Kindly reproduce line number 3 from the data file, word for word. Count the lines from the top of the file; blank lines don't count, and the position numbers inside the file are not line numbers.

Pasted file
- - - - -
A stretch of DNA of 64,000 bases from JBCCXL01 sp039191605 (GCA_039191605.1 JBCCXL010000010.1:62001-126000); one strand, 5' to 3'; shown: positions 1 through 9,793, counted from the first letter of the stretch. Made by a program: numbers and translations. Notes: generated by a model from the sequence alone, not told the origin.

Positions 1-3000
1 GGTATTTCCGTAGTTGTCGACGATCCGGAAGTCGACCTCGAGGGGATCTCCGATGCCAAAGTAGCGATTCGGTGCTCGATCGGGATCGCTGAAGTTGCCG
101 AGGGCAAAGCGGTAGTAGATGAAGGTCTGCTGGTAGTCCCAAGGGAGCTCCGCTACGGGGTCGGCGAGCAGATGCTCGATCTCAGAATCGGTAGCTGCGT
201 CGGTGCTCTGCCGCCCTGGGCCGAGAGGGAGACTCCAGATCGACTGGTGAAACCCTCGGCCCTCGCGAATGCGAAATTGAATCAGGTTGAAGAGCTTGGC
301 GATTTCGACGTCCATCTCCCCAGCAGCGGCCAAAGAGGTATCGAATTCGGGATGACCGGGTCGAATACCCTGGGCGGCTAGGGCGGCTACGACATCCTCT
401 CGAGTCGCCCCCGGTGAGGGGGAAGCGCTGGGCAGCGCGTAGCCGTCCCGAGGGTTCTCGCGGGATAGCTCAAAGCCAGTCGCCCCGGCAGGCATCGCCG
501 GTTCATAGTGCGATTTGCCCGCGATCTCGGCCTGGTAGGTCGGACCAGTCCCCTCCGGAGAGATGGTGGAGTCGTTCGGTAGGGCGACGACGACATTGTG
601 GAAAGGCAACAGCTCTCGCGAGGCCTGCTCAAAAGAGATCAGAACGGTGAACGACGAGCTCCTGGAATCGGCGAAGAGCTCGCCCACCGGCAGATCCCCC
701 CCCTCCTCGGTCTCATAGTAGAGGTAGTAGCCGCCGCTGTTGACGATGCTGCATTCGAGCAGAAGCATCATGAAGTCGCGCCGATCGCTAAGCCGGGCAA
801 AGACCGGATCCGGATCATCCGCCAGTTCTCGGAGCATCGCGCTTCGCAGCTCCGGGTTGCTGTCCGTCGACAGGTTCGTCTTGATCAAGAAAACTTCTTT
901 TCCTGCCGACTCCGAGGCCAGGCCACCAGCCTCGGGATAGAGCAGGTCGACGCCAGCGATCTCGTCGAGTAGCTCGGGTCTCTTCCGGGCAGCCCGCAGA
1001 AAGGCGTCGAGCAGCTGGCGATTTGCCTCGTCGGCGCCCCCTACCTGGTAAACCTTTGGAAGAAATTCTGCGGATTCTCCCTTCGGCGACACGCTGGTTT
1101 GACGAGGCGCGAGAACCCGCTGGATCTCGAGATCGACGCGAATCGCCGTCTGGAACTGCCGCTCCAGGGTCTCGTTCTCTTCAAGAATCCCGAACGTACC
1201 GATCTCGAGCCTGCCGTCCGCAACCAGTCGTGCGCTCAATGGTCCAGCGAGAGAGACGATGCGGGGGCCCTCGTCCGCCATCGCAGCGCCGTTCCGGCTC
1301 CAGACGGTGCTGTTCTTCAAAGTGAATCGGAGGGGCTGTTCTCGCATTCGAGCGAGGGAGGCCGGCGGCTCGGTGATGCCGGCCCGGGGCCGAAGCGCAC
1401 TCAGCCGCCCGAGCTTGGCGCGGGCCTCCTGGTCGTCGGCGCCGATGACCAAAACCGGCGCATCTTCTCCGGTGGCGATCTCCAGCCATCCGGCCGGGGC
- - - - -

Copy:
1 GGTATTTCCGTAGTTGTCGACGATCCGGAAGTCGACCTCGAGGGGATCTCCGATGCCAAAGTAGCGATTCGGTGCTCGATCGGGATCGCTGAAGTTGCCG